Monday, January 17, 2022

"Always surprises" Scientist contributes "Markus Lanz" gloomy prognosis

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In view of the almost unchecked spread of the omicron variant, important areas of social life could come to a standstill. The modeler Dirk Brockmann explained why vaccination is important despite the low level of protection against infection.

Omicron, compulsory vaccination, pension policy. Markus Lanz confronted his talk guests with urgent questions on Thursday and was rewarded with strong contributions to the discussion. The physicist Dirk Brockmann, presented by Lanz as “one of the best modellers in the country”, considered 6 million infections with the omicron variant in Germany within a period of just ten days to be possible. In this case, the consequences for the critical infrastructure could be serious.

The guests:

Against this background, Brockmann repeatedly emphasized the importance of the corona vaccination. This is “absolutely critical and important”. A statement that only seemed to contradict the scientist’s initial statement, according to which the vaccination offered “practically no protection against infection”. In order to avoid misunderstandings, the expert on the dynamics of complex systems never tired of emphasizing that a distinction must be made between protection against infection and protection against a serious course of the disease.

“While the vaccination is extremely important, including the booster vaccination to protect against serious illnesses, it is now the case with the omicron variant that the protection against the infection, i.e. if you are vaccinated twice, practically after a short time is no longer there after the second vaccination and also subsides very quickly after the booster vaccination,” says Brockmann. The result: the infection dynamics at Omikron are almost unchecked, but the number of hospitalizations is significantly lower in relation to the incidence.

The professor at Berlin’s Humboldt University advised against idly watching the incredibly rapid spread. “It’s clever to keep this omicron wave in check as much as possible,” Brockmann stated with a view to the possible loss of millions of workers and advised to think about the duration of the quarantine and to be prepared for all eventualities. “A key point of this pandemic is that there were always surprises,” was his conclusion.

SPD politician Ralf Stegner self-critically had to admit that politicians have not always sufficiently heeded this point in the recent past. It was a mistake to refuse compulsory vaccination, admitted the Social Democrat, who had spoken out against it last summer and is now a “decided supporter” by his own admission.

Stegner also warned of a collapse in supply in the areas of security, health, finance, energy and transport as a result of countless infections with the Omicron variant. “Not only would we have chaos within a very short time, but mass panic would arise,” the SPD man pointed out and promised a vote on compulsory vaccination before the end of the current quarter, i.e. by the end of March.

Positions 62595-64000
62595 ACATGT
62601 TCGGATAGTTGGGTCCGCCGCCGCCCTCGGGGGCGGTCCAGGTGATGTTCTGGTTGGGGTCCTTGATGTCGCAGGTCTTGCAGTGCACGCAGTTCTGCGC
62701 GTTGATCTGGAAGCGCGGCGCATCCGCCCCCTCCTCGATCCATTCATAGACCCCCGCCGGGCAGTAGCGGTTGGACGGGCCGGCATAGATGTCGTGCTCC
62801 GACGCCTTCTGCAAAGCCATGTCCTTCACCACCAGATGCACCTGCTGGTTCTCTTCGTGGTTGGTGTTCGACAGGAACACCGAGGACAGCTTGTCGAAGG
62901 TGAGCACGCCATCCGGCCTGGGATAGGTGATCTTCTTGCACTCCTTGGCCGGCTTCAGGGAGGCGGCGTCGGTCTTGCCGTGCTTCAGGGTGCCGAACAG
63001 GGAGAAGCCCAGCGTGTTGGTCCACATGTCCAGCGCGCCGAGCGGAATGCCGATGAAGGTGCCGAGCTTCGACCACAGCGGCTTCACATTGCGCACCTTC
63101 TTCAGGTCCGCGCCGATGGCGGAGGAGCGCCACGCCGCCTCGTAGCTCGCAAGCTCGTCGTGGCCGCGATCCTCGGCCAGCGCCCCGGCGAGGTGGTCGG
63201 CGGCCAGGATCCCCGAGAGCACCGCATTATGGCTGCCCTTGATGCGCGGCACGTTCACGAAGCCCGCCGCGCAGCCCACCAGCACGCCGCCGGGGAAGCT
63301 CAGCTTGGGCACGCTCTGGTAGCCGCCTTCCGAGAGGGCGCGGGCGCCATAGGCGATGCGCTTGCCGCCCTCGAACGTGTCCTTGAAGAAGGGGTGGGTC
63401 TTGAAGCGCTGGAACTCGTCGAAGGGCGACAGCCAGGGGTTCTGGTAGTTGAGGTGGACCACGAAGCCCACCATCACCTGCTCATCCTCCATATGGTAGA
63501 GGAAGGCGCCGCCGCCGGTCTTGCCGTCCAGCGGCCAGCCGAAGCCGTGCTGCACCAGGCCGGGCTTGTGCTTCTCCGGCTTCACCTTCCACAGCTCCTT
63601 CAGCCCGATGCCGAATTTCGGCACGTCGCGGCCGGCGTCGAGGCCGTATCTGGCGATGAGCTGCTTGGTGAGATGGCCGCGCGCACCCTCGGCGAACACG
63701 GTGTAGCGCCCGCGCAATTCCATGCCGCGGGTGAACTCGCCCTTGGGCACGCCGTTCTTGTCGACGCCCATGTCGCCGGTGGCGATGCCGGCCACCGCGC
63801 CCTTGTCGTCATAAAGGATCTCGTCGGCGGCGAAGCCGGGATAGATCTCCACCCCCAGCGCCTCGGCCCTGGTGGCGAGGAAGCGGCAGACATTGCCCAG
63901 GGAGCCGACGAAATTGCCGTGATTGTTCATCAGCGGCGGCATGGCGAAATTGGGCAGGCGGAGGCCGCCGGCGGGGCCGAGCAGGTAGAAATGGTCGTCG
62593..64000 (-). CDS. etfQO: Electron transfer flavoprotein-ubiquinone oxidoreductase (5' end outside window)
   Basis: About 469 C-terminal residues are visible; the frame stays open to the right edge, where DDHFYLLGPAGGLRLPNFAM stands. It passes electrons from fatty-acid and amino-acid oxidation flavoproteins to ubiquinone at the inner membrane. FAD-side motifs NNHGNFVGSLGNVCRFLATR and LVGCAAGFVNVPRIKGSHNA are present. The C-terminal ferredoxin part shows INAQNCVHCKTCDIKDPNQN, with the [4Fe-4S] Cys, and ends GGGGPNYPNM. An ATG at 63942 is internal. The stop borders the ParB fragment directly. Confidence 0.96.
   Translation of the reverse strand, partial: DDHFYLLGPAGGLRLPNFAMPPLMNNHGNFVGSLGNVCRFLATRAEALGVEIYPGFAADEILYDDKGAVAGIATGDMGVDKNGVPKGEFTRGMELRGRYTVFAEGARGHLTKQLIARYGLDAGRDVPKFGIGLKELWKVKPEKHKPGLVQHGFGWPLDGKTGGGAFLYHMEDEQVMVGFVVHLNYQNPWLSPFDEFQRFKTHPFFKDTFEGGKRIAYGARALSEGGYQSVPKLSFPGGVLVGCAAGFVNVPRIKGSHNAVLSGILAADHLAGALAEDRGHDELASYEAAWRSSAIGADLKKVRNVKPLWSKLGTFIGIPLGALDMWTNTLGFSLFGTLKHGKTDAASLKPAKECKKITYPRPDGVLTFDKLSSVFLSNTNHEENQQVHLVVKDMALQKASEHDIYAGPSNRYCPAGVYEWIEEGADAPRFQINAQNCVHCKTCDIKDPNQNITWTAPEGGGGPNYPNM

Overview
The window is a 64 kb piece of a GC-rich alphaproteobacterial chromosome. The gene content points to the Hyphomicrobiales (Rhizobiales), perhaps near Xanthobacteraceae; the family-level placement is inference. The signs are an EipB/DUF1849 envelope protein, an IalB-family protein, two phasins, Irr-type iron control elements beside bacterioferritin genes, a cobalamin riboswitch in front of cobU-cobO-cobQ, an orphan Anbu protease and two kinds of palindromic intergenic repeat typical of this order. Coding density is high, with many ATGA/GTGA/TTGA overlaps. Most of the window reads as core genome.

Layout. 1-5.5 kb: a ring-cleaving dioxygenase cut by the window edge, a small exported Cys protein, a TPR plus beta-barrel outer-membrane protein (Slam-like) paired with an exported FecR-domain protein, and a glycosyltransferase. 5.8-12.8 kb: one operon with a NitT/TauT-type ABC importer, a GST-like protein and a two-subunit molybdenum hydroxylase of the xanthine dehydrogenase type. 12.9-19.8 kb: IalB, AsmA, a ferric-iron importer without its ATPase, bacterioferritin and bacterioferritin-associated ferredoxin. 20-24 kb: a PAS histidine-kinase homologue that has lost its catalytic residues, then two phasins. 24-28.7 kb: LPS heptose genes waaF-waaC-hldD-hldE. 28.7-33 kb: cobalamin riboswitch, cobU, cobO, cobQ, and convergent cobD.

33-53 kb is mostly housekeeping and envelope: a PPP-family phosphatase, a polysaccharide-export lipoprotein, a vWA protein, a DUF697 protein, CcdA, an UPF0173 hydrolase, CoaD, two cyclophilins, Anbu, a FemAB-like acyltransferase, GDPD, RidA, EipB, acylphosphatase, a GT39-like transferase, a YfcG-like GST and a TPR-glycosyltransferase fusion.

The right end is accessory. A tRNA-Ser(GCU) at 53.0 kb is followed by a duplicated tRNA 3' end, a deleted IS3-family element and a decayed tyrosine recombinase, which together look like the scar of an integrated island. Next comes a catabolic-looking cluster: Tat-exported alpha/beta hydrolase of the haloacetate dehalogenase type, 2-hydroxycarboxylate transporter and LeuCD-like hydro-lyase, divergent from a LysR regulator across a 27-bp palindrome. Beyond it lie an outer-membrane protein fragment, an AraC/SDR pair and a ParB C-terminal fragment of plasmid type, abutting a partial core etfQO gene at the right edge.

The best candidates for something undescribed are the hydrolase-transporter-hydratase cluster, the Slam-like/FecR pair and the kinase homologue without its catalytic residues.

At the same time, Stegner defended the controversial government line of letting the Bundestag decide on the parties’ plans for mandatory vaccinations in a free vote and after another debate, instead of introducing their own project and implementing it with the – albeit by no means certain – coalition majority.

The head of the Berlin parliamentary office of the “Rheinische Post”, Kerstin Münstermann, spoke of “perhaps the biggest vote we’ve had in a long time”. In the government’s hesitant behavior, she recognized above all “fear of one’s own courage”. In addition, there is clear opposition to compulsory vaccination in the FDP.

In view of the procrastination and procrastination, Monika Schnitzer even saw parallels to the other major topic of the evening, pension policy. The economist gave Germany the choice between a fundamental pension reform or net immigration of 400,000 people per year when it came to old-age security. In view of the relatively high emigration rate, that would be 1.5 million people who would have to move to Germany every year.

“We really have to look all over the world,” demanded Schnitzer, who, however, did not seem to believe in the possibility of such high levels of immigration and therefore referred to the importance of the other parameters. For example, the professor at the Ludwig Maximilians University in Munich suggested raising pensions less, to compensate for a redistribution in favor of people with smaller pensions and to invest part of the pension contributions in the stock markets.

Münstermann, who also assessed the situation “quite pessimistically” and described young people as “absolute losers” in pension policy, brought up the additional possibility of increasing pension contributions. So bleak prospects for state pensions, and of all things shortly after Federal Minister of Labor Hubertus Heil (SPD) had promised “a substantial pension increase” for this year and had opposed attempts to “talk the statutory pension to pieces”.

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